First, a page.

Community-based day activities and supports for people with learning disabilities
Key task 7 - Supported employment: what works?
(adapted from the British Association of Supported Employment)
A focus on individuals - The emphasis is on finding out what each person wants to do and where his or her talents lie. The person is then introduced to an employment opportunity which matches his or her work profile.
Long-term commitment - Ongoing support is provided to help each person get and keep a job to the employers satisfaction. The focus is on exploring all options until success is achieved. This support is not time limited and should include assistance for job advancement or job change as well as an initial induction into the workplace and its culture.
Full participation - The assumption is that all persons have the capacity to work if appropriate, ongoing support can be provided. Anyone who is old enough and wants to work can.
Varied and flexible support - Support should be creative, flexible and shared with employers. In short, whatever works! Support can come from service professionals, self-advocacy groups, co-workers, managers, supervisors and/or home networks. The emphasis is ultimately on the provision of support by colleagues and other natural networks with, if necessary, support service back-up. Support is available to gain a relevant qualification if desired and/or necessary.
Social inclusion - Supported employment takes place in integrated settings, and the emphasis is on contacts and relationships with people without disabilities who are not paid carers. The focus is on introductions to work colleagues and their involvement in people's lives: during lunchtimes or breaks, and during non-work hours as a result of relationships made and wages earned.
Real jobs - Employment should only be considered if the job is a real one, i.e. would otherwise be done by a non-disabled worker. Their main purpose must be to offer goods and/or services (not simulated employment). Key considerations are wages, pay intervals, and methods of payment at the going rate for the job; safe working conditions; hours similar to other employees; job security and opportunities for advancement. If the job is unpaid, then it must be time limited with a commitment from the employer to provide a fair wage at a set date.
Not services - The focus is on creating opportunities to work and training on the job rather than preparation for a job some time in the future. Separate skill development services do not meet this definition.
Choice and development - Supported employment represents a wide range of jobs in the community and opportunities to leave one job for another. Job advancement opportunities are available. Individuals and their families are given informed choices about job conditions and 'better off calculations’ regarding benefits/tax credits should be undertaken. Once in paid work, it is essential that agencies ensure people secure funding from Access to Work.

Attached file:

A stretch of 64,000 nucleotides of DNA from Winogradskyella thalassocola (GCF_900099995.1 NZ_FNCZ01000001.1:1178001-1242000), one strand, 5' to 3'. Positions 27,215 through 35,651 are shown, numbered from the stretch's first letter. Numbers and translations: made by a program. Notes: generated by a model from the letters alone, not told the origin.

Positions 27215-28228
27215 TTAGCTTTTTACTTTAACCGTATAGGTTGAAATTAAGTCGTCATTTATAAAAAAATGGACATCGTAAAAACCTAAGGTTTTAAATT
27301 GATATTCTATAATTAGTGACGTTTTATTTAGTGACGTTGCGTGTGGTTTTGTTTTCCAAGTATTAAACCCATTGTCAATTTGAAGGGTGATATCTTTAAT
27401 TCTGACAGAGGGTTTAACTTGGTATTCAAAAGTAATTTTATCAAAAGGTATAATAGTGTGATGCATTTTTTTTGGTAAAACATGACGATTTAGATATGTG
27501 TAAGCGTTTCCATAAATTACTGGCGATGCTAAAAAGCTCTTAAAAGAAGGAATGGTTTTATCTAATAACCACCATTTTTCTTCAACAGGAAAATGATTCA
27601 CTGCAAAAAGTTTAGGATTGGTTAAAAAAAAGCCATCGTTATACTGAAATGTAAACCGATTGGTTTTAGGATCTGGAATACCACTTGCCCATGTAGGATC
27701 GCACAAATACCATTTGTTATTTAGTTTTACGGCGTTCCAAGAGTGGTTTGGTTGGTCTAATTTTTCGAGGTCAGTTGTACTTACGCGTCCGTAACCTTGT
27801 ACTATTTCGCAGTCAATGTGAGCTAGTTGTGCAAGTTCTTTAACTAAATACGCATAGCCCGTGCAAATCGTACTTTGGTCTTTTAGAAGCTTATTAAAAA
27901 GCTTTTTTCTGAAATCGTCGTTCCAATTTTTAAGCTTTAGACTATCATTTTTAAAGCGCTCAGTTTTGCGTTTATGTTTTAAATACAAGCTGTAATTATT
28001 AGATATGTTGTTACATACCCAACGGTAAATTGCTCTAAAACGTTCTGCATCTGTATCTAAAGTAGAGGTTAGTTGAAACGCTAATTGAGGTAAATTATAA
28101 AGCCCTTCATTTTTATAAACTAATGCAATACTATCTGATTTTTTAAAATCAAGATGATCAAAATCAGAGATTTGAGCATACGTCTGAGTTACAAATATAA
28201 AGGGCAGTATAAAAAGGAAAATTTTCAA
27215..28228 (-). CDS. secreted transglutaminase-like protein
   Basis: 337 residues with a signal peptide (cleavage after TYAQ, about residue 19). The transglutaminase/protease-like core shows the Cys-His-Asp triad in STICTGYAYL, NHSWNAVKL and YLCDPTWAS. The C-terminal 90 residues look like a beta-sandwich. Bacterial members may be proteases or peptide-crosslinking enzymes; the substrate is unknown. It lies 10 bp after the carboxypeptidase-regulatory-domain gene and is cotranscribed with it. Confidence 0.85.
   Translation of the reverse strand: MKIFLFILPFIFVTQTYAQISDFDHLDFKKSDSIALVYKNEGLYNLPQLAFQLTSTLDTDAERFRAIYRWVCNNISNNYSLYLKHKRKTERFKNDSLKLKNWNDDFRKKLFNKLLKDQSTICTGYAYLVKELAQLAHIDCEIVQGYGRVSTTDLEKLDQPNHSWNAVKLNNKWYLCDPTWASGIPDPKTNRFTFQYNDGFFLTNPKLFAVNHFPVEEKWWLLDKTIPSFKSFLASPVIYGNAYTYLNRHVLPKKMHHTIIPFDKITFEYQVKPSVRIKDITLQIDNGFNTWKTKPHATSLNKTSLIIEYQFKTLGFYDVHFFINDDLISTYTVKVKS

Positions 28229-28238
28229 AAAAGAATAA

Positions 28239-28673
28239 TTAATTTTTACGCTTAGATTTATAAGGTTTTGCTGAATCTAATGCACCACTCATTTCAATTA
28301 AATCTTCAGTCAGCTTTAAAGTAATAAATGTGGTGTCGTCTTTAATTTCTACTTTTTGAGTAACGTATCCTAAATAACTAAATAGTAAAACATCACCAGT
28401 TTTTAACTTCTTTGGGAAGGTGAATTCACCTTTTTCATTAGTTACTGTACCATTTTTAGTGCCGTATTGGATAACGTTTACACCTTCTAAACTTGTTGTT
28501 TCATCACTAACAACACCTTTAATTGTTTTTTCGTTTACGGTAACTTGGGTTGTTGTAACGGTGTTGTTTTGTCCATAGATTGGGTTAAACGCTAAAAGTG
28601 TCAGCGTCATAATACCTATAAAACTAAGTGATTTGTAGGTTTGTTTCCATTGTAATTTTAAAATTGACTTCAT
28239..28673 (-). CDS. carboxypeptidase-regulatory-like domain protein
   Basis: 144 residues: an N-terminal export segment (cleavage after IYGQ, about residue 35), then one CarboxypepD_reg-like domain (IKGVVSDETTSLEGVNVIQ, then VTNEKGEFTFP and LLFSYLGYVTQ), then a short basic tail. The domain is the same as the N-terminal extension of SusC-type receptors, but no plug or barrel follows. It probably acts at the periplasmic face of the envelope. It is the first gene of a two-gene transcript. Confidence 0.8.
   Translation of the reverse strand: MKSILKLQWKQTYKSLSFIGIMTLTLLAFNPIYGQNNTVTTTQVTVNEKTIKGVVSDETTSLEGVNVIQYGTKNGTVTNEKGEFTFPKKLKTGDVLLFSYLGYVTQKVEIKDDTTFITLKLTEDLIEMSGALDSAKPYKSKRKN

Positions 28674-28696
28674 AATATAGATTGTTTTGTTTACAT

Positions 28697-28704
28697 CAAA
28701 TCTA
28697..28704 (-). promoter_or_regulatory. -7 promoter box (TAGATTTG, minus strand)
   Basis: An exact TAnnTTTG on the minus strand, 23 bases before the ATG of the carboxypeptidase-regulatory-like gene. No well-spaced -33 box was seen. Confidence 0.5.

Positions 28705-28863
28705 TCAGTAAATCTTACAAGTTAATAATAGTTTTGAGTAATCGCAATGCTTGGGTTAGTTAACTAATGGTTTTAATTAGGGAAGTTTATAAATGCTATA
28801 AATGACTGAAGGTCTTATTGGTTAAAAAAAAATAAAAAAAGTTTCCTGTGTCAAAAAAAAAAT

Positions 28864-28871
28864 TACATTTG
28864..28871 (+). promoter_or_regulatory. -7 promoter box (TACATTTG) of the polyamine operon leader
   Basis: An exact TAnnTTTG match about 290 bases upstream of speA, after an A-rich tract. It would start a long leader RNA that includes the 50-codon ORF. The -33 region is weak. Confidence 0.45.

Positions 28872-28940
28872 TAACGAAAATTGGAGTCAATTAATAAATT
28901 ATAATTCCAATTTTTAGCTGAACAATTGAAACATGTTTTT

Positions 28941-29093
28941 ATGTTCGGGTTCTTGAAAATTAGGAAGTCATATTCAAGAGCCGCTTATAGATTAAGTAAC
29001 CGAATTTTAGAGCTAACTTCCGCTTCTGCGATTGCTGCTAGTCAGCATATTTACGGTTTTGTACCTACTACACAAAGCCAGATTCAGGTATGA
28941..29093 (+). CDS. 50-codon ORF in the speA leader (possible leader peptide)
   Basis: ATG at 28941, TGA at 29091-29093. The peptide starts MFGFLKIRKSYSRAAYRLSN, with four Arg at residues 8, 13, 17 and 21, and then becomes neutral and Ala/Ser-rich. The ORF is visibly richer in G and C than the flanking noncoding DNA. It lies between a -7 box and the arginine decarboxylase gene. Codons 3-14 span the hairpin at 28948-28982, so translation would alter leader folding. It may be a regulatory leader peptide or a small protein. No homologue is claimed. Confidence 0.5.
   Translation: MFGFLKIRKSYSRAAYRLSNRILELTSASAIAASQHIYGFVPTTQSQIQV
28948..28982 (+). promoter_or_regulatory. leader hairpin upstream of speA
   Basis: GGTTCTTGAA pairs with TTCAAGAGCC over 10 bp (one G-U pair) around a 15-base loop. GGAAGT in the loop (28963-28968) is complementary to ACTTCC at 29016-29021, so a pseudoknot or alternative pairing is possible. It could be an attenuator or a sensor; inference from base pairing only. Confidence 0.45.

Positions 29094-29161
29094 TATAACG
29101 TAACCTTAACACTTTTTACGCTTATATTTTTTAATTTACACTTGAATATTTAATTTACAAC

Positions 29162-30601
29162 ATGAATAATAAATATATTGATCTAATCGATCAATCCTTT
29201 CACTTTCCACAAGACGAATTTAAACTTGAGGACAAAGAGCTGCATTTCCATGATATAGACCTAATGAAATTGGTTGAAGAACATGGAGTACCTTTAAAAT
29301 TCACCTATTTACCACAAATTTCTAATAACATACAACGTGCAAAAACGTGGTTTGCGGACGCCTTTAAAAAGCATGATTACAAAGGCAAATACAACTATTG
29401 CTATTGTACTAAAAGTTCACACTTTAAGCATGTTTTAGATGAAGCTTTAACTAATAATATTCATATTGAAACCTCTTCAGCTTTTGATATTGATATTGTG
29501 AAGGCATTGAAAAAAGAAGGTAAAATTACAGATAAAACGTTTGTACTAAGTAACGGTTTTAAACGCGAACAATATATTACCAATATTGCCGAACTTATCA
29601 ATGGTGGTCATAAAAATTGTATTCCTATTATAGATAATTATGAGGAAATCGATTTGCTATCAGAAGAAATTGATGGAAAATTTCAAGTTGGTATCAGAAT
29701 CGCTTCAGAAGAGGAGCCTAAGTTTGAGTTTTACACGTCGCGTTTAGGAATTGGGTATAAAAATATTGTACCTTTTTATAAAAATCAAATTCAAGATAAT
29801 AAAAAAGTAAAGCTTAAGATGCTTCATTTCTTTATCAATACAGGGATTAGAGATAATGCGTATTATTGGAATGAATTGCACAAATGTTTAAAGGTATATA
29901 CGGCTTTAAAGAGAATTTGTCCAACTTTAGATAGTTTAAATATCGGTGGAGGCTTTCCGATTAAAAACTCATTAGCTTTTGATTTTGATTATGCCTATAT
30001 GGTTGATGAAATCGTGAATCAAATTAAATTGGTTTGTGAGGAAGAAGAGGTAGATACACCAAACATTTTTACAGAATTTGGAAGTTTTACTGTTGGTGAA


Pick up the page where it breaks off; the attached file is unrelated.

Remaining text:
What returns? - Research has shown that each employment worker within an agency using the above approaches can expect to support five (or more) people with learning disabilities into paid work per year.
Improving work opportunities for people with a learning disability
Summary of conclusions - People with learning disabilities are citizens first and foremost, and public services, together with the private sector, need to respond appropriately. This means:
- effective 'person-centred planning’ is critical, rather than fitting people into what is available;
- considering pooled, and preferably ring-fenced budgets; committed long- term funding is essential to the viability and success of supported employment agencies
- further education colleges should give greater emphasis within their courses to employment outcomes for people with learning disabilities, rather than just qualifications.
- Entry to Employment Programmes need to ensure that providers offer opportunities to all learners, including those unlikely to achieve NVQ Level 2.
- provide joint training of staff from the different services to help in fostering relationships and improving understanding of each other’s work.
- Learning Disability Partnership Boards (LDPBs) should continue to actively promote the employment agenda for people with learning disabilities at the local level, in conjunction with Local Strategic Partnerships and local authorities.
- the effectiveness of pre-vocational training in supporting this group is arguable.
- there should be more publicity about the fact that there is no lower hours limit on applications for Access to Work (AtW).
- engaging and supporting employers is a fundamental element to any attempt to improve employment provision for people with learning disabilities.
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